The Constitution of the United States is the fundamental law of the land. It was written at the Constitutional Convention that started its deliberations on May 25, 1787. The Convention finished its work on September 17 of that same year. The Convention met because many Americans believed that the Articles of Confederation, which was the first constitution of the United States, had not created a central government that was strong enough to make for a stable and long-lasting country. The delegates at the Convention wrote the Constitution to set up a framework for the government of the US that would be able to last for a long time.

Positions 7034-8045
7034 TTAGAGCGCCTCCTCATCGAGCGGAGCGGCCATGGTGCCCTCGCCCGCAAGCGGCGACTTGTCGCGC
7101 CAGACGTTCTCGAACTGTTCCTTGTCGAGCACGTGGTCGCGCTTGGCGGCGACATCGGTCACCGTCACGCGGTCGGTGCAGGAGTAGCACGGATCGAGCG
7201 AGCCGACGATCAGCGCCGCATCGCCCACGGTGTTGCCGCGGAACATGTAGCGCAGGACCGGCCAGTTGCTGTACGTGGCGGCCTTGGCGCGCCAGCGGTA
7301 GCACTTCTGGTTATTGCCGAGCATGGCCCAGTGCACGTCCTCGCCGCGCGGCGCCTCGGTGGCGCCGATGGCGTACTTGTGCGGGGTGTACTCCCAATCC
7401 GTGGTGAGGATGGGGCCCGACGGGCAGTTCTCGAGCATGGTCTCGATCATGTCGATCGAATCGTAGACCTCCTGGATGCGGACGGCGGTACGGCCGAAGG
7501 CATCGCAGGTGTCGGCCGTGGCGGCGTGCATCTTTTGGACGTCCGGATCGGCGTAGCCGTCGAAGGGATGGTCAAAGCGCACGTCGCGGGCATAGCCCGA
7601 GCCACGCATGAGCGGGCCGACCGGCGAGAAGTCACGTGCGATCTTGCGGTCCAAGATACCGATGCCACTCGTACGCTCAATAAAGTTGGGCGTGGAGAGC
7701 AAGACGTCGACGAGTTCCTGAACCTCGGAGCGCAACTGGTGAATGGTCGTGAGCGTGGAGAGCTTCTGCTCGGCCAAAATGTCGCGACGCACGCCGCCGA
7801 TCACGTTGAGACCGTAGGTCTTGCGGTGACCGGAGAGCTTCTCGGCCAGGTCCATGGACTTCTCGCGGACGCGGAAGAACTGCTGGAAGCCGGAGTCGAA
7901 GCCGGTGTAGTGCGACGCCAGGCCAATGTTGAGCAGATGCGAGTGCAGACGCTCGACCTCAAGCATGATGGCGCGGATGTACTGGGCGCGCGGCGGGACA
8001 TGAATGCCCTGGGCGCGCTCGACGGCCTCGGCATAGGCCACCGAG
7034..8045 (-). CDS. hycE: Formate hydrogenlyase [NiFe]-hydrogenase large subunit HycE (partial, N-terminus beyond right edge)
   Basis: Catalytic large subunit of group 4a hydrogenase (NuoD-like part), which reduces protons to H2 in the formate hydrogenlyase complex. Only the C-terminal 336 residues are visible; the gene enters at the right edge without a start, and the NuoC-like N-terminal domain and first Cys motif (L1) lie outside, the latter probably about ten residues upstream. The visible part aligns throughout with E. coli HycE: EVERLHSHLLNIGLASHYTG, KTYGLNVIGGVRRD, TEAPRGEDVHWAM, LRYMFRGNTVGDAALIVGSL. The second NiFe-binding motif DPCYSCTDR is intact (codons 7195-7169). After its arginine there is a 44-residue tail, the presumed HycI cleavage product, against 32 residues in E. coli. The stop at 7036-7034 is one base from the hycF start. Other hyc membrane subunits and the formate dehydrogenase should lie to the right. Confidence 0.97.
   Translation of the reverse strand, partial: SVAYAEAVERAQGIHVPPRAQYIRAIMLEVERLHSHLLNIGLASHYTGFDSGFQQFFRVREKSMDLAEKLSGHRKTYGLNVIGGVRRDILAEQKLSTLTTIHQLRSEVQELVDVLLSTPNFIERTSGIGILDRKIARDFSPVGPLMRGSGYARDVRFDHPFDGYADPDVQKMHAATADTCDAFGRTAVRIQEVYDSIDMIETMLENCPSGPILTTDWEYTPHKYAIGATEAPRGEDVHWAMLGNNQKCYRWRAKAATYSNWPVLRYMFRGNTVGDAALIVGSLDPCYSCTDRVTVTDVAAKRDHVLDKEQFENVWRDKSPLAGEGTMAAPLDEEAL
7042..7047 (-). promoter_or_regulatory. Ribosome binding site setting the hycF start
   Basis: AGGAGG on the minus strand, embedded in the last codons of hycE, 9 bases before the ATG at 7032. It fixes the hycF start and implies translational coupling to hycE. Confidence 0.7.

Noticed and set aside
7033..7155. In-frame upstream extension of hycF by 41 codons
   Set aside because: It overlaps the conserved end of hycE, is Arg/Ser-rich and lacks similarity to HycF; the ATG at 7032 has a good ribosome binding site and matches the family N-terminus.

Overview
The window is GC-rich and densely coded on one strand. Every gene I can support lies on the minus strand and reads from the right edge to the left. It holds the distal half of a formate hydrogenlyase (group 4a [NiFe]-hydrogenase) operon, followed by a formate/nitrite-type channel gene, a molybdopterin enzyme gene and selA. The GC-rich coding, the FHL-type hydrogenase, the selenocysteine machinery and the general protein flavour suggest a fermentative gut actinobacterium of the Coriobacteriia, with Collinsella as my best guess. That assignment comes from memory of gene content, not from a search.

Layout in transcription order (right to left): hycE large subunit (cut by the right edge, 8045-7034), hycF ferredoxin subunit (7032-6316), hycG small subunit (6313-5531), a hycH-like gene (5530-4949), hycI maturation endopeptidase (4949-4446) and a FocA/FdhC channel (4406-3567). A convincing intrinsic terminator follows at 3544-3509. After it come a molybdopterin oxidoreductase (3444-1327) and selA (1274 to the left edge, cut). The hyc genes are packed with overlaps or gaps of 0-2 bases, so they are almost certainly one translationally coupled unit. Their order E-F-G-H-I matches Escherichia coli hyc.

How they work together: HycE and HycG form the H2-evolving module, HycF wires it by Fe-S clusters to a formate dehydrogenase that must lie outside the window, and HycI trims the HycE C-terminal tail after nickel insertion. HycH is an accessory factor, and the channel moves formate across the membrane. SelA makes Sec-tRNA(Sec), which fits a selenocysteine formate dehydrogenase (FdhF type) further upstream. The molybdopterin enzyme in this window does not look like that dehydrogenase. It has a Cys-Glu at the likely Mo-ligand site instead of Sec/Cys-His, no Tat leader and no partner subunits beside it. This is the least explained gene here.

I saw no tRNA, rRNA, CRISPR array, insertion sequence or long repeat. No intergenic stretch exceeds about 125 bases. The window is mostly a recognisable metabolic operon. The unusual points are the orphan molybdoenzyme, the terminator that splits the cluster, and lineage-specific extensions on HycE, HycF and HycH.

The Constitution itself really does not guarantee fundamental rights to Americans. Instead, the Constitution proper lays out the structure of the American governmental system. It describes, for example, how Congress is to be selected and what powers it will have. The only fundamental rights explicitly guaranteed in the Constitution are the right to habeas corpus and the right to be free from ex post facto laws and bills of attainder. These are guaranteed in Article I, Section 9. The fundamental rights that we are more familiar with are actually guaranteed by the Bill of Rights, which consists of the first ten amendments that were added to the Constitution after it was ratified. Some of the fundamental rights guaranteed by the Bill of Rights are freedom of speech, of the press, of religion and the right to be free from warrantless searches and seizures.